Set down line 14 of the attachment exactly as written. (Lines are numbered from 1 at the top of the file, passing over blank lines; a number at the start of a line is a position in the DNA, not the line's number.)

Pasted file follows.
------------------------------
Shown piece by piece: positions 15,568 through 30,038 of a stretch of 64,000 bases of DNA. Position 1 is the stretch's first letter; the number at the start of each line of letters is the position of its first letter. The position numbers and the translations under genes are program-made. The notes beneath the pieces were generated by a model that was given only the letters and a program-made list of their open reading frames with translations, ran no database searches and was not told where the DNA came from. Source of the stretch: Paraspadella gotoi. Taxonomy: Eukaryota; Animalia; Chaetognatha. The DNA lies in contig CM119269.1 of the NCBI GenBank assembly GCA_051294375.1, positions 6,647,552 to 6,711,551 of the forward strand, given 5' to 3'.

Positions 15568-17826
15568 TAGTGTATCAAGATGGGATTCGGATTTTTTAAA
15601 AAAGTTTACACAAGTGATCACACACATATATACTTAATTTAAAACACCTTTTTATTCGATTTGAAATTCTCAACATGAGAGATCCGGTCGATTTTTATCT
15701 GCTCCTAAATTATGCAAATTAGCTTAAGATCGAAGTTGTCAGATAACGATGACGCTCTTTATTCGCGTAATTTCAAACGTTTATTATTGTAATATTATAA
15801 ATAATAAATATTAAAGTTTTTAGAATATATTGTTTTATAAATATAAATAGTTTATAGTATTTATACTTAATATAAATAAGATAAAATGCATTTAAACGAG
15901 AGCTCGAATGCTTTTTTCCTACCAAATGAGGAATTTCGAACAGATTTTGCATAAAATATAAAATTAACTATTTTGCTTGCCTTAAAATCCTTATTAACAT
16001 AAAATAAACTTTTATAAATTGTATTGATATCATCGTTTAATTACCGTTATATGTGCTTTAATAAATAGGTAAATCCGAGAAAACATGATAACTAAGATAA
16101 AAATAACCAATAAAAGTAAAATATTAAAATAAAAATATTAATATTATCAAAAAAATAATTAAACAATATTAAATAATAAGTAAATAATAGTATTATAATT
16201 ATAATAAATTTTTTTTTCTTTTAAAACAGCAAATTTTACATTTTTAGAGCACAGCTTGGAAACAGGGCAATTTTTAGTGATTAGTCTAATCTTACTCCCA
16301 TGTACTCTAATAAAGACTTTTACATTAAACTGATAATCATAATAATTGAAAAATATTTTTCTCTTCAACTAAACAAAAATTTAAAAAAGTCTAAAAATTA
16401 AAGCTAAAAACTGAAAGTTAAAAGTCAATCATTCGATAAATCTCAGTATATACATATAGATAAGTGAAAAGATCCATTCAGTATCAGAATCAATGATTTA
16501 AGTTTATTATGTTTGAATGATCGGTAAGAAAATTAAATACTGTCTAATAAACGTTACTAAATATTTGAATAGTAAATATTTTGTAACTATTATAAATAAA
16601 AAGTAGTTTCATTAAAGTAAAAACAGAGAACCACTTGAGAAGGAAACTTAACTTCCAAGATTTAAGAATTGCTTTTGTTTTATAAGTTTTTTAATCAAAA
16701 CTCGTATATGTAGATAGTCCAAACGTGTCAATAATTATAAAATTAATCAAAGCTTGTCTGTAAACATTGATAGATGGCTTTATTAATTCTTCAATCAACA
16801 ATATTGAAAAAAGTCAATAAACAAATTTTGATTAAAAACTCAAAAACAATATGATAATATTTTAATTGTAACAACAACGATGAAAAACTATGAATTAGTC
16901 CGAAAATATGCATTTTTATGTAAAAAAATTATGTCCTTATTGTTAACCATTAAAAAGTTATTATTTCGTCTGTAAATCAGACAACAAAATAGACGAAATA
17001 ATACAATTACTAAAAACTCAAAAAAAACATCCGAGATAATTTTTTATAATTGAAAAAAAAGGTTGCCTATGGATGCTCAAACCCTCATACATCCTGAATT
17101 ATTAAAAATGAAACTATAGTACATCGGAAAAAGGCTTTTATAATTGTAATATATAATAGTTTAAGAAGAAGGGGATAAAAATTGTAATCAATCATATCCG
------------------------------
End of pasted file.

16601 AAGTAGTTTCATTAAAGTAAAAACAGAGAACCACTTGAGAAGGAAACTTAACTTCCAAGATTTAAGAATTGCTTTTGTTTTATAAGTTTTTTAATCAAAA